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Brooklyn's 7,500-seat MCU Park tries to be a lot of things—quintessential Coney Island, a historic tribute, and, of course, a modern minor-league stadium—and it actually succeeds on all counts. Neon rings on the light towers call to mind the kitschy rides visible over the left-field wall, while a boardwalk connecting the right-field bleachers to the main concourse fits in seamlessly with the one leading to the beach just beyond the stadium. Two levels of suites are asymmetrically located behind home plate and down the third-base line and are named after amusement-park attractions like the Thunderbolt, the Funhouse, and the landmarked Parachute Jump (which towers over the stadium). The Cyclones were Brooklyn's first pro team since the Dodgers departed in 1957, and the history of that long-gone franchise is noted in myriad ways: A statue of Jackie Robinson and Pee Wee Reese greets fans at the entrance, Dodgers legends like Gil Hodges have had their numbers retired, and a local dealership offers a car to a fan if a target above left-field is hit by a home-run ball. (Ebbets Field had a similar deal.) Playing at Coney Island comes at a cost, though: The strong ocean breeze makes it difficult to hit a home run to right field, and Friday-night games lasting past 10 p.m. can be delayed because of smoke from the neighborhood's weekly fireworks.Concerts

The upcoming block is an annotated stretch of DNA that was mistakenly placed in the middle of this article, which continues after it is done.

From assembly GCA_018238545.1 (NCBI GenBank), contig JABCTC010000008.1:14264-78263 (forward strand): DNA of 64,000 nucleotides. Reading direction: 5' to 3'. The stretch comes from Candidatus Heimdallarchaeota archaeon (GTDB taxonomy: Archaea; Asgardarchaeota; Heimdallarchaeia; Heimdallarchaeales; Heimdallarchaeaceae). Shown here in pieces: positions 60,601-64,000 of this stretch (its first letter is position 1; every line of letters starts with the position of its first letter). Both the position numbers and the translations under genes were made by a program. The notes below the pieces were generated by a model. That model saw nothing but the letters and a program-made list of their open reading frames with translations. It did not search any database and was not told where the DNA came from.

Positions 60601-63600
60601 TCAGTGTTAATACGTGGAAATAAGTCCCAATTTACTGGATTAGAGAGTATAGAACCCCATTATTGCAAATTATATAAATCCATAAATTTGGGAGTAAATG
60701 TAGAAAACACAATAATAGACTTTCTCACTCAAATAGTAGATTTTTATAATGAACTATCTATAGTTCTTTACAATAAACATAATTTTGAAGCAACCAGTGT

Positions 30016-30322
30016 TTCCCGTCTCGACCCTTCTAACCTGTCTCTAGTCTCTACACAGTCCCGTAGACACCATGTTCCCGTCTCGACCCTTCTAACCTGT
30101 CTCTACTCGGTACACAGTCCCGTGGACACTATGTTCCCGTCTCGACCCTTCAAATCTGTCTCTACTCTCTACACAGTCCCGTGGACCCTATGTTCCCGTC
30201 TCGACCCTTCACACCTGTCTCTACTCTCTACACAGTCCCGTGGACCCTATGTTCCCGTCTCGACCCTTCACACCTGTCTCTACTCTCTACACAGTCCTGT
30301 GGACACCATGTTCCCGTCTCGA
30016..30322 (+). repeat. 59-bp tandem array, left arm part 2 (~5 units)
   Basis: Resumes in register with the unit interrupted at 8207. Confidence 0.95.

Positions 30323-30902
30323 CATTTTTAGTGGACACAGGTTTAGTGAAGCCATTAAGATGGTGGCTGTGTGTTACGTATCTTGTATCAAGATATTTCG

KeySpan has drawn some impressive artists to its makeshift concert stage: The White Stripes, Björk, and most famously, Phish, who were joined onstage by Brooklyn's own Jay-Z in 2004.